After losing in the July 9 presidential elections, as well as in subsequent attempts to challenge its results, Prabowo Subianto and his allies have taken the battle to the legislature. This time, it’s not the presidency at stake, but the right of Indonesians to directly elect their governors, mayors and district heads. A committee in the outgoing House of Representatives (DPR) – which will end its term on September 30 – is currently deliberating a Regional Elections Bill (RUU Pilkada) that seeks to have these regional executive leaders be chosen by the local legislature (DPRD). This was the way it used to be, until post-Suharto era reforms led to Indonesians being able to directly vote for them for the first time in 2005. The controversial bill’s proponents tout the budget savings that could be made if Indonesia does away with the costly direct elections, which are held separately by each province. They also say indirect elections through the DPRD reduces the likelihood of election-related violence and “money politics”. Those against it – more than 80% of Indonesians according to a recent survey by the Indonesian Survey Circle – decry the threat to democracy and point out it’s unlikely “money politics” would actually decline. But arguments on the merits of either system aside, the issue here, really, is politics.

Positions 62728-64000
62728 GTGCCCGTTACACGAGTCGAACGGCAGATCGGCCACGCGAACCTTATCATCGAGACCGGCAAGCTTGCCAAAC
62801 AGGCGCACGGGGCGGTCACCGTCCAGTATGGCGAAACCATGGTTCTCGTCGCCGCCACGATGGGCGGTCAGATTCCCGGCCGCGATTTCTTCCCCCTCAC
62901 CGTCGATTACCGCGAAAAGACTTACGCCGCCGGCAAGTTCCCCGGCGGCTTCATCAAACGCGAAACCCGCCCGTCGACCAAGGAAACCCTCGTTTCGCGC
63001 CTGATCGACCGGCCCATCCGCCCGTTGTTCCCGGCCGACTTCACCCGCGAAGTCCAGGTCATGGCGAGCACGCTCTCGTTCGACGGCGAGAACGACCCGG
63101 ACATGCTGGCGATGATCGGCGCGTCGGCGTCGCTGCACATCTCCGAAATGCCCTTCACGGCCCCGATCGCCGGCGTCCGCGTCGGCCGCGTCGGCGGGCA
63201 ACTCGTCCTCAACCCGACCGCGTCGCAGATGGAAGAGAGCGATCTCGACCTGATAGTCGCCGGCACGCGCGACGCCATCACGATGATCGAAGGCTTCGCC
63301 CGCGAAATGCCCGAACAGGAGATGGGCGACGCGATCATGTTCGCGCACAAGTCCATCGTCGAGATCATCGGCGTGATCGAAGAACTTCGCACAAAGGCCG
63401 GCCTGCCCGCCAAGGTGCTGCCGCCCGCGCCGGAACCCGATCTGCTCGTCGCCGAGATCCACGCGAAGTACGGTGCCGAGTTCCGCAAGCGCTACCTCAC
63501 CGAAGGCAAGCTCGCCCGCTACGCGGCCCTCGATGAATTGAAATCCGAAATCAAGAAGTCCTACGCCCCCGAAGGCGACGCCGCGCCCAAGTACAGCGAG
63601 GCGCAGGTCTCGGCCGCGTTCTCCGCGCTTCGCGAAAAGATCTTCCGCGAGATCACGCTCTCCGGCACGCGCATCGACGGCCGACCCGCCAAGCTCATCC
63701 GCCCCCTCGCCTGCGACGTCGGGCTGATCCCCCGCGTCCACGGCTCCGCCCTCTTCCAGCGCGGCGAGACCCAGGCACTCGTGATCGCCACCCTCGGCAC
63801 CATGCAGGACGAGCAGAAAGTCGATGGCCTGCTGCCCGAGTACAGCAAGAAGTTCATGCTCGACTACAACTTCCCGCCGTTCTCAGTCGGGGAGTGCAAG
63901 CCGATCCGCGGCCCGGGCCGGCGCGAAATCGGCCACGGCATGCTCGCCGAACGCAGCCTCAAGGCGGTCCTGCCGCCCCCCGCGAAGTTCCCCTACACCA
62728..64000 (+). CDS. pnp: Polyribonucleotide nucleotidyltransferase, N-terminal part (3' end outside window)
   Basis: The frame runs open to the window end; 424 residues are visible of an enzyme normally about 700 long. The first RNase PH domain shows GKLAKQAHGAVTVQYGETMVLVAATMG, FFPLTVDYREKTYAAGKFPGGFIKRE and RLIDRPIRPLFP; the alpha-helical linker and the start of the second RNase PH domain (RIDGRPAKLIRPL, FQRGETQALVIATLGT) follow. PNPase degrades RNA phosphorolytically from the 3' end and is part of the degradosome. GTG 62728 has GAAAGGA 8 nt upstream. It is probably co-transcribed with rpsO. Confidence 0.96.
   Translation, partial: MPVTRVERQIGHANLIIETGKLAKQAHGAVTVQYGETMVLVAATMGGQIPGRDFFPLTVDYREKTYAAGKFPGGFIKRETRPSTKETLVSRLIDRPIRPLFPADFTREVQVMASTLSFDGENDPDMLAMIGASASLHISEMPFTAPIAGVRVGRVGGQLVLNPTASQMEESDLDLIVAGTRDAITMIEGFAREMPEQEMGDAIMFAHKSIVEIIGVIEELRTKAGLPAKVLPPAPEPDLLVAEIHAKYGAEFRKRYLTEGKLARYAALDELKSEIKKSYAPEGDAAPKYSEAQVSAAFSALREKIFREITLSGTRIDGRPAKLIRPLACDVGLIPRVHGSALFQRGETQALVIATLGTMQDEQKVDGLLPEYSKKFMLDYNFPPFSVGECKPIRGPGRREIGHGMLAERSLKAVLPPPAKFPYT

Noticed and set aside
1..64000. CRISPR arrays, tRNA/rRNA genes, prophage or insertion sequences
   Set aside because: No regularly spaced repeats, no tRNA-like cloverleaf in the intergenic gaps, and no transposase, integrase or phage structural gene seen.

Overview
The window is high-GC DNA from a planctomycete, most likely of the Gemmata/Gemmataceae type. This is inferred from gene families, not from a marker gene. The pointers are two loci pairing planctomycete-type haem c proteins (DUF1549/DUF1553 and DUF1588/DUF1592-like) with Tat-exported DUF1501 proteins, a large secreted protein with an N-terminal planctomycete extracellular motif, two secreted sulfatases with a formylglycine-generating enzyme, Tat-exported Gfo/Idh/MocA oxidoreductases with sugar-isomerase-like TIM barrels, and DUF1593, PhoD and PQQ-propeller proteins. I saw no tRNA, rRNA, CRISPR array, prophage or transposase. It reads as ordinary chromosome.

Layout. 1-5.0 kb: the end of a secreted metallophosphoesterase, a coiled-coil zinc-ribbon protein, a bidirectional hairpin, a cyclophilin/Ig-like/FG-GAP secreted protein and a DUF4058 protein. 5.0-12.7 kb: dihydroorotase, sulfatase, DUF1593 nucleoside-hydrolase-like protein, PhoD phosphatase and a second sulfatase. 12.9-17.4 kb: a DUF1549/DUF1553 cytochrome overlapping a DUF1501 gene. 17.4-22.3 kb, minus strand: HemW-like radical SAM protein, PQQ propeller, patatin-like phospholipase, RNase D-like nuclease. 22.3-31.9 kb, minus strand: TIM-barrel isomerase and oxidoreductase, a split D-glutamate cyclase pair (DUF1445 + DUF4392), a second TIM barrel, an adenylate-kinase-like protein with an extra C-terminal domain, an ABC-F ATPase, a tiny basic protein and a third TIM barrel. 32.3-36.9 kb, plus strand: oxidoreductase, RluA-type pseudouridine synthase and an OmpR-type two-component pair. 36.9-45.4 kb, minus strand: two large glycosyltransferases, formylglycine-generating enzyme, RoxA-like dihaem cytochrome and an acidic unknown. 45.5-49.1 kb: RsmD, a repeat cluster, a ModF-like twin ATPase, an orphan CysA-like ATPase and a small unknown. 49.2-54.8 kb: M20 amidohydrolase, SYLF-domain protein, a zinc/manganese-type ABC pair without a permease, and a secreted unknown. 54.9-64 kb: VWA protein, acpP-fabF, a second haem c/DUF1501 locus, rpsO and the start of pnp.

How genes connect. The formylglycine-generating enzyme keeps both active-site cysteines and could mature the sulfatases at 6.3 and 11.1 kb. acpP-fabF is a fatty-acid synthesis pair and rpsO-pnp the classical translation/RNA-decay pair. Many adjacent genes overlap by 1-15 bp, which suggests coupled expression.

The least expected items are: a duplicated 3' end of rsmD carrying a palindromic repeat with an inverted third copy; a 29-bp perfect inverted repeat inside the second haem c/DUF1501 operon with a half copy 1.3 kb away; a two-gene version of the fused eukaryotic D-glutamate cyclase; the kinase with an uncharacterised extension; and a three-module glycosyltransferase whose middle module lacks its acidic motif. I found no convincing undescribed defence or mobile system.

“This is a political game,” R. Siti Zuhro, a political analyst at the Indonesian Institute of Sciences (LIPI), explains. “This competition is a continuation of the presidential election.”
Pushing for the bill on the red and white corner of the legislature are Prabowo and the 6 political parties that supported his failed bid for the presidency. The Red and White Coalition consists of Gerindra (Prabowo’s party), the Suharto-era political vehicle Golkar (which is still led by tycoon Aburizal Bakrie), losing vice presidential candidate Hatta Rajasa’s National Mandate Party (PAN), and the graft-tainted ruling Democratic Party and Islamic parties United Development Party (PPP) and Prosperous Justice Party (PKS).
On the minority side stands President-elect Joko “Jokowi” Widodo’s party, the Indonesian Democratic Party of Struggle (PDI-P), and the two smaller parties that supported him during the election, Hanura and National Awakening Party (PKB).
Full Article: Prabowo revenge? New bill puts voting rights at risk.